Government pledges to reduce over-prescribing of drugs
- Government-commissioned review estimates 10% of items distributed in primary care are over-prescribed, with 15% of people taking five or more drugs per day, increasing risk of side effects
- About 1 in 5 hospitalizations in people over 65 are due to adverse drug reactions
- Ministers accept all recommendations, including the introduction of a new national clinical director for prescribing, increased use of social prescribing and a better transition between hospitals and the community
The government will take action to prevent drugs from being unnecessarily prescribed in England as a new review highlights the impact of overprescribing.
Led by UK pharmaceutical director Dr Keith Ridge CBE, the government-commissioned review of overprescribing – released today – found that 10% of the volume of prescription items dispensed in primary care in England is either inappropriate for the circumstances and wishes of these patients, or could be better served with alternative treatments.
Overprescribing describes a situation where people are given drugs they don’t need or want, or where the potential harm outweighs the benefits of the drug. This can happen when a better alternative is available but not prescribed, the drug is appropriate for a condition but not for the individual patient, a condition changes and the drug is no longer appropriate, or the patient is no longer suitable. no longer needs the drug but continues to be prescribed this.
About 1 in 5 hospitalizations in people over 65 and about 6.5% of total hospitalizations are due to adverse drug reactions. The more medicines a person takes, the more likely it is that one or more of these medicines will have an unwanted or harmful effect. Some medicines, such as those to lower blood pressure, can also increase the risk of falls in the elderly and frail.
The review presents a series of practical and cultural changes to ensure that patients receive the most appropriate treatment for their needs while ensuring that clinicians’ time is well spent and that taxpayer dollars are spent. advisedly. This includes shared decision-making with patients on whether to start or stop a drug, better use of technology, ways to review prescriptions more effectively, and consideration of alternative medicines that would be more effective.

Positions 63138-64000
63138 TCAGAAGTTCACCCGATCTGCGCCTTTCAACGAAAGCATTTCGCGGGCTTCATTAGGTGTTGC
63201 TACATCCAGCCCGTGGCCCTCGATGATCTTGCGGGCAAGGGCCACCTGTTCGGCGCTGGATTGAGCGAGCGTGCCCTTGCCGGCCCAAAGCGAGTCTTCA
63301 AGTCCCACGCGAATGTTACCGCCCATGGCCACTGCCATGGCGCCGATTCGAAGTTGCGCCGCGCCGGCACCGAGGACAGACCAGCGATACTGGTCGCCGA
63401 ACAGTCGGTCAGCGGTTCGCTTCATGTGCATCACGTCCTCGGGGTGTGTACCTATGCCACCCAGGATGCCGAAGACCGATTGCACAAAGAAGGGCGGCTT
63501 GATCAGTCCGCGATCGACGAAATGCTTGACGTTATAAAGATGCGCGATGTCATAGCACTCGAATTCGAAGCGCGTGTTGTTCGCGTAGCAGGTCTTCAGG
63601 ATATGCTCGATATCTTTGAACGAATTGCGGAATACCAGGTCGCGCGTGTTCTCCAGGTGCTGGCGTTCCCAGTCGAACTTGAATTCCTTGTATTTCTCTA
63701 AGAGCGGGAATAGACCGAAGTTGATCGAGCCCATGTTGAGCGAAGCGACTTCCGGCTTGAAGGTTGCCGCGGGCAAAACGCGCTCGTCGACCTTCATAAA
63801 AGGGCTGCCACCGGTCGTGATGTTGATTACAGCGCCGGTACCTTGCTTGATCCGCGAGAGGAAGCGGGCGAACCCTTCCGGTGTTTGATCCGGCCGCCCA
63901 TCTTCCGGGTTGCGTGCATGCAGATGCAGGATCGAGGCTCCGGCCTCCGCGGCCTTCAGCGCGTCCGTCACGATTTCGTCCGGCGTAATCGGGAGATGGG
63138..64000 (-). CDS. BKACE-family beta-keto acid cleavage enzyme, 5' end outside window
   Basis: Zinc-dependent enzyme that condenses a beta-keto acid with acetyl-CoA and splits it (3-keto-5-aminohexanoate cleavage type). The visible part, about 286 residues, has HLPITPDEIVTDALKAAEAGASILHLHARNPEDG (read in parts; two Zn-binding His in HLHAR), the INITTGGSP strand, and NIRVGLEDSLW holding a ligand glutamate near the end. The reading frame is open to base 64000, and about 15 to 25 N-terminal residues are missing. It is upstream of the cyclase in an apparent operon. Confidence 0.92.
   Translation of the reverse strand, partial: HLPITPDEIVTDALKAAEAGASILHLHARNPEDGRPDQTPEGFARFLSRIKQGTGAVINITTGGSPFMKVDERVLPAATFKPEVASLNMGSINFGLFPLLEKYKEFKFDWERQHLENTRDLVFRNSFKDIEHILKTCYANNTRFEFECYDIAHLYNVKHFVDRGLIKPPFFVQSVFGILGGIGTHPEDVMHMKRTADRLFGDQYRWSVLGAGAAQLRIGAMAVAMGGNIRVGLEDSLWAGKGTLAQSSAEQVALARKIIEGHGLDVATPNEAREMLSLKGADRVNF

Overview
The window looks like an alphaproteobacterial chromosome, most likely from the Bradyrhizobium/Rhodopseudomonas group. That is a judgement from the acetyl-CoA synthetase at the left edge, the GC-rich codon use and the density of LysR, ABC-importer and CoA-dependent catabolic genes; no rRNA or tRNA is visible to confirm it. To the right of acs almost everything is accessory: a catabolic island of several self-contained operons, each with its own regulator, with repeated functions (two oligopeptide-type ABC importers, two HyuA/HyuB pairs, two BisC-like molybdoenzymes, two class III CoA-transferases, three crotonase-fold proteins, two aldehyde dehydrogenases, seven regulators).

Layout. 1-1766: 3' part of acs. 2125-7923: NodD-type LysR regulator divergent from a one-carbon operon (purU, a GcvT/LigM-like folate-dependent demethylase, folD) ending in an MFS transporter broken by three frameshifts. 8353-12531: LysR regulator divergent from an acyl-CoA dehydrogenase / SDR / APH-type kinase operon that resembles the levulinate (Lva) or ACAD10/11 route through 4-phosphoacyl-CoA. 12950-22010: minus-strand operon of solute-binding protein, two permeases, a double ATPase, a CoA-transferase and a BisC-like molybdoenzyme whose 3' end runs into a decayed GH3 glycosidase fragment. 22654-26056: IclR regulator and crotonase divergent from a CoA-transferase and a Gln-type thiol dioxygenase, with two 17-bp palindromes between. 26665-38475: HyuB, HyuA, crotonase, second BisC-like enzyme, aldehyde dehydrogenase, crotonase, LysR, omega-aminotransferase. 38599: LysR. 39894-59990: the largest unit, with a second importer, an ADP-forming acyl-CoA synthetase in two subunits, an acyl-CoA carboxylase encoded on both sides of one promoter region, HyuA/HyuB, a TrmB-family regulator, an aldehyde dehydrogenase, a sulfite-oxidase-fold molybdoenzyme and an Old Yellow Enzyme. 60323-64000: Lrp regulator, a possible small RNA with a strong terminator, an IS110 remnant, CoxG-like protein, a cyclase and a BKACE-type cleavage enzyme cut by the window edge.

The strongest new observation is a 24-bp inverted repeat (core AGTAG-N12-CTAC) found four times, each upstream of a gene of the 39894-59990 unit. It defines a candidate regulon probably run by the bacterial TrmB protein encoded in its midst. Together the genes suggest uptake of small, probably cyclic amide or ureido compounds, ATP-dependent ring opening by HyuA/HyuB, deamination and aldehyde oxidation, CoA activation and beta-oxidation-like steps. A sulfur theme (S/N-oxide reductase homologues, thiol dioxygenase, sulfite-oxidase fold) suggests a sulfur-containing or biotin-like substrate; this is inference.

The ministers accepted all the recommendations and work will now begin to implement them, as reforms to the training of pharmacists are already underway.
Health and Social Affairs Secretary Sajid Javid said:
This is an extremely important review that will have a lasting impact on people’s lives and improve the way drugs are prescribed.
With 15% of people taking 5 or more drugs per day, in some cases to cope with side effects of another drug, more needs to be done to listen to patients and help clinical teams fight overprescribing.
I look forward to working with Dr Keith Ridge and our dedicated NHS teams to implement these recommendations.
Dr Keith Ridge CBE, Chief Pharmaceutical Officer for England, said:
Drugs do people a lot of good, and the practical steps outlined in this report will help clinicians ensure that people receive the right kind and amount of drugs, which is better for patients and also benefits taxpayers, by avoiding unnecessary spending on prescriptions.
This report recognizes the NHS ‘strong track record in evidence-based drug use, through the clinical expertise of GPs and pharmacists and their teams, and our achievements to date in tackling overprescribing which is a global problem.